Front-runners in the 2018 Iditarod are closing in on Nome, Alaska, and 60+ mushers and over 850 sled dogs are not far behind on the roughly 1,000 mile course between Willow and Nome. This year’s Iditarod marks the 46th annual running of “The Last Great Race,” a super marathon that tests the resilience and willpower of the mushers and dogs that brave the extreme conditions and intimidating distance in Alaska’s arctic frontier over the course of 8-12 days. Stretches of this route were used by Native Alaskan Athabaskan and Inupiaq people well before Russian fur traders arrived in Alaska, and dog-sledding also played a crucial part in the famous Klondike Gold Rush of the late 19th century. The most famous dog sledding event happened in 1925 when mushers raced to Nome to deliver a serum for a diphtheria epidemic that threatened to wipe out the entire community. Dick Wilmarth won the first ever Iditarod race in 1973, and since then the race has become a nationally recognized event fueled by hundreds of volunteers and millions of dollars in corporate sponsorship.
The 2018 race kicked off amidst some well-documented turmoil, including a shrinking budget, the loss of a major sponsor, increased criticism from animal rights groups, and a dog-doping scandal involving one of the biggest names in dog mushing. In a way, these mounting blows to the sport are not exactly shocking, considering that recreational and commercial dog sledding feels uniquely out of time – a 19th century phenomenon surviving against all odds into the 21st century. Indeed it is that sense of history and tradition which provides much of its appeal: dog sled races like the Iditarod and Yukon Quest exist not only as modern sporting events, but as nostalgic touchstones for a different time, when humans and their animals proved the power of their extraordinary spirit in the face of nature’s most frightful conditions.
Tradition can be a vital function of culture, especially those cultures trying to stay alive in the midst of assimilation and extinction. But tradition alone should not tip the scales against the weight of injustice: a point proven again and again over the course of human history. In fact we are still trying to learn this lesson; many of humanity’s most unforgivable crimes were (and continue to be) couched in the thick fog of tradition. I am not equating sled dog racing to those worst of human errors, but the criticisms against the industry of sled dog racing do seem worth examining. Nothing good should fear scrutiny or critical analysis, so it seems like a good time to ask, not for the first time: is dog sledding actually good for dogs? Or more precisely, is it bad for them?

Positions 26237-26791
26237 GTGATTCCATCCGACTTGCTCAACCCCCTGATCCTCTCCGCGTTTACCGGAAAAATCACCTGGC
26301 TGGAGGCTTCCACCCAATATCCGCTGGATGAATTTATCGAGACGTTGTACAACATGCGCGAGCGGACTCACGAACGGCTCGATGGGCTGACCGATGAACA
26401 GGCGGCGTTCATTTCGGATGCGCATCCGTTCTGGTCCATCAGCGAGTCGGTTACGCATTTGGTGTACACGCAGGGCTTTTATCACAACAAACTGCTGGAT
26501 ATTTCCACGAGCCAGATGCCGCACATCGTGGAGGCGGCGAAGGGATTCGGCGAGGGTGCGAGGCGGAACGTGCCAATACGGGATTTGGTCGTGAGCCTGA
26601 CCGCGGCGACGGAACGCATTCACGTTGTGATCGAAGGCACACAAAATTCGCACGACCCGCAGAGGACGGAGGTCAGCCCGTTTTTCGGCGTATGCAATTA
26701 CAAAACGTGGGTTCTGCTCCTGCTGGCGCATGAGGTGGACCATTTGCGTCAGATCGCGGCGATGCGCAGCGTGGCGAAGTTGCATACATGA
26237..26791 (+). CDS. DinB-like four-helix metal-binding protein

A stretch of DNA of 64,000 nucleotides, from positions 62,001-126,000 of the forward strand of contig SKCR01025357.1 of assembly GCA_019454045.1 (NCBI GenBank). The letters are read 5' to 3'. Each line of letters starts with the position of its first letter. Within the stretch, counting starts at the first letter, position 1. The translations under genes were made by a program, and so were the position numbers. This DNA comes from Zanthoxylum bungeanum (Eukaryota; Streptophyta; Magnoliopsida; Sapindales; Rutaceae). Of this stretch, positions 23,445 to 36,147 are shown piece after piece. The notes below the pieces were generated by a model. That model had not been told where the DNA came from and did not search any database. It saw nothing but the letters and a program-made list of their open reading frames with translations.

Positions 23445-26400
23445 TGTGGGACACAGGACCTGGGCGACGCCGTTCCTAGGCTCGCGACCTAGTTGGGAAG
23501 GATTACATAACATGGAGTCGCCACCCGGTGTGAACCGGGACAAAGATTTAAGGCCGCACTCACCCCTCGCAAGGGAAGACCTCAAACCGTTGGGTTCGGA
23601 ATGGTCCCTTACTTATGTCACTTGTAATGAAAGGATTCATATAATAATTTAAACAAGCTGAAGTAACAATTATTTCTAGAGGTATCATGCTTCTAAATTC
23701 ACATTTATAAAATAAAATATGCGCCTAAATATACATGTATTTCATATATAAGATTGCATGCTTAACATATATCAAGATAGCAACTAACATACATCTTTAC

If you talk to dog mushers, or even the majority of Alaskans, they will tell you how much sled dogs love to run. These huskies and malamutes are bred for frigid temperatures and lots of exercise. Anyone who has ever kept one of these rugged northern breeds as a pet will know how much exercise they require to be truly content. Often their love of the outdoors outpaces that of their human guardians, something that not enough pet owners consider when adopting. But it is important to note that these sled dogs are not pets: under Alaska law, sled dogs are considered “sport animals,” and the state’s animal cruelty statutes do not apply to them.
Alaska is not the only state where this is the case, and it is important for fairly obvious reasons: without the protection of animal cruelty laws, animals like sled dogs or livestock do not have the same legal standards for humane treatment. This has made it difficult for animal rights groups to hold responsible those owners of commercial or sporting operations who engage in questionable tethering or kenneling practices, or even culling (the act of killing non-useful animals). So this distinction between pets and sporting animals is important for both sides of this debate. Mushers want you to know that these dogs are not the same as your beloved household pets: they are strong and rugged animals, trained and genetically equipped to run great distances in extreme cold. Ironically, there are more problems with dogs overheating than becoming hypothermic. But for animal rights advocates, this legal distinction means that animal abuse can occur with little to no legal recourse. Those groups argue that this leads to an industry which is legally and morally inscrutable; if the state doesn’t give basic protections to sled dogs, how can the public trust that animal welfare is a top priority?